Mission Door is the initial collection of songs from this songwriter who spent earlier incarnations writing about musicians and music and absorbing what his heroes said; it is apparent he has learned these lessons. For a first offering it is a very powerful statement that has much to say. His eye for detail that he needed as a journalist stands him well as a songwriter, in addition he seems to have an artist's eye in the way he looks at, phrases, and arranges his words and music. His stories are told in a straightforward fashion in a linear manner so they are easy to follow, no beating around bushes and looking to obscure meanings. When you consider that this man is also a professor of Country Music History at Vanderbilt University, in Nashville, TN, it should not come as any surprise. What might come as a surprise is that this is not a straight ahead country disc. In this insane world where everything has to have a little box that it fits in, this is that larger category of roots music; which in this case means it hits many genres without sticking to one and blurs lines of distinction and owes as much to folk, rock, and blues without bothering to announce it.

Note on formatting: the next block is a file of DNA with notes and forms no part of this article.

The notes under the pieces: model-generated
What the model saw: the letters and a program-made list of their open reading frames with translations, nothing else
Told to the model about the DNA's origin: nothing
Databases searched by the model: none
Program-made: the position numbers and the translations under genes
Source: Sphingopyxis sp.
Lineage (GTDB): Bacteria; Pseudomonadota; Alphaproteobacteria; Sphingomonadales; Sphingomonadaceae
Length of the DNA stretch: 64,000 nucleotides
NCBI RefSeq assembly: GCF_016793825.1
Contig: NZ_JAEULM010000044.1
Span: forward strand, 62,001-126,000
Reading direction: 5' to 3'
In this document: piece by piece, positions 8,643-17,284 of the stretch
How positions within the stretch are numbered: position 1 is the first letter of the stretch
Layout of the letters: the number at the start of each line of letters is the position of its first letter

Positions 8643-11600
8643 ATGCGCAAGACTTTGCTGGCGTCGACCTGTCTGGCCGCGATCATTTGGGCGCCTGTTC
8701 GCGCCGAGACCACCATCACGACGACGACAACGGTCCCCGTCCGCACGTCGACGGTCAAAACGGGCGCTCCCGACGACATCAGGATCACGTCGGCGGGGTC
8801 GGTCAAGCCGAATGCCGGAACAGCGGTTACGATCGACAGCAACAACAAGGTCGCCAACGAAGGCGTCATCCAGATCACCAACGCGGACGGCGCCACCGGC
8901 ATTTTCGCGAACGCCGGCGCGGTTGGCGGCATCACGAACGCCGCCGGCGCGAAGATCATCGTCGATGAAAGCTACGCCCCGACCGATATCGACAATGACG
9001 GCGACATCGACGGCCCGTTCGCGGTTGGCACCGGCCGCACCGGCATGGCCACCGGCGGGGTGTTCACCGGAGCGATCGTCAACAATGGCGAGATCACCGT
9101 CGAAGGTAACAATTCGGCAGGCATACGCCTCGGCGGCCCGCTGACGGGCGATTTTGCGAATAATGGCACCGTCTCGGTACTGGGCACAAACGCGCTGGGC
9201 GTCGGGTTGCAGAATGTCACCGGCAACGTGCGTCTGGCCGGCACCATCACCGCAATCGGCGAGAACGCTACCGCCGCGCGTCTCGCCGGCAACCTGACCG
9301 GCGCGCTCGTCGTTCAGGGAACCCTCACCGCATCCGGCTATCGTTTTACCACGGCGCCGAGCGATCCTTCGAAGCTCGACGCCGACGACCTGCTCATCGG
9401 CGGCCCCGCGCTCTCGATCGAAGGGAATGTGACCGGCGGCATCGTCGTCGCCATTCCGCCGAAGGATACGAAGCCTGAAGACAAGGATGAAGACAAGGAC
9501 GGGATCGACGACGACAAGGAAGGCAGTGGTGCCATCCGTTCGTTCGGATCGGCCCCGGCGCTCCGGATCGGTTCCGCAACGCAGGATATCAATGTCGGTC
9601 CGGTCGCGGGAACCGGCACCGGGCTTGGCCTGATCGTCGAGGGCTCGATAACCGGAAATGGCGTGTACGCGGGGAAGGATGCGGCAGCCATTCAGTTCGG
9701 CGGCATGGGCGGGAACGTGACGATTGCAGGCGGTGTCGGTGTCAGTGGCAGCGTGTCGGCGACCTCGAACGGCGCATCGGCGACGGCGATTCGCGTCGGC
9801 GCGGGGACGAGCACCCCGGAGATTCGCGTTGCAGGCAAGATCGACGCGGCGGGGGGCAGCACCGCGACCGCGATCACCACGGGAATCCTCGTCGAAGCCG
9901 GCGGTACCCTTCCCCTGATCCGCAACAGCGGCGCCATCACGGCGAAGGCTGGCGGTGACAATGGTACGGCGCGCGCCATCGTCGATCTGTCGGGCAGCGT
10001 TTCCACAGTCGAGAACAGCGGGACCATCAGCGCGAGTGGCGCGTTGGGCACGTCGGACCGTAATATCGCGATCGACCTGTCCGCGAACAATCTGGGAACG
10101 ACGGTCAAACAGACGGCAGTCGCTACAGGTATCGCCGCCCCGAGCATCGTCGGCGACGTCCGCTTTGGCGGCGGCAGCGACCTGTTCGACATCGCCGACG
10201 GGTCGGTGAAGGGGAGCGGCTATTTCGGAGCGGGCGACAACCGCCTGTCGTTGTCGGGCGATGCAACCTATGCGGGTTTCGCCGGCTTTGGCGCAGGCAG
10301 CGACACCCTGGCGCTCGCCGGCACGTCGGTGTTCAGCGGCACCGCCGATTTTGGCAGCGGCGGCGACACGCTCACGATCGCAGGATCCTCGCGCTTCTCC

This is a disc Cooper made with his main collaborator Lloyd Green, who is most known for his pedal steel work (think Sweetheart of The Rodeo among 100s of others), but is as good on the Dobro and is a masterful hand as Cooper's co-producer. The disc is packed with Players who don't mind cross-referencing distinctions and it is both a very engaging disc aurally, and a thought provoking disc mentally. There is a great tribute to Hank Aaron (715 (For Hank Aaron)), a couple of tunes looking at the harder side of life by Eric Taylor and all the rest he either wrote or co-wrote. His songs are filled with stories and some of them will move you one way and others another way, kind of good to go with his flow. This is one of those records that should not be missed because it is that good and also a harbinger of more truths to come.
Edited by: David N. Pyles
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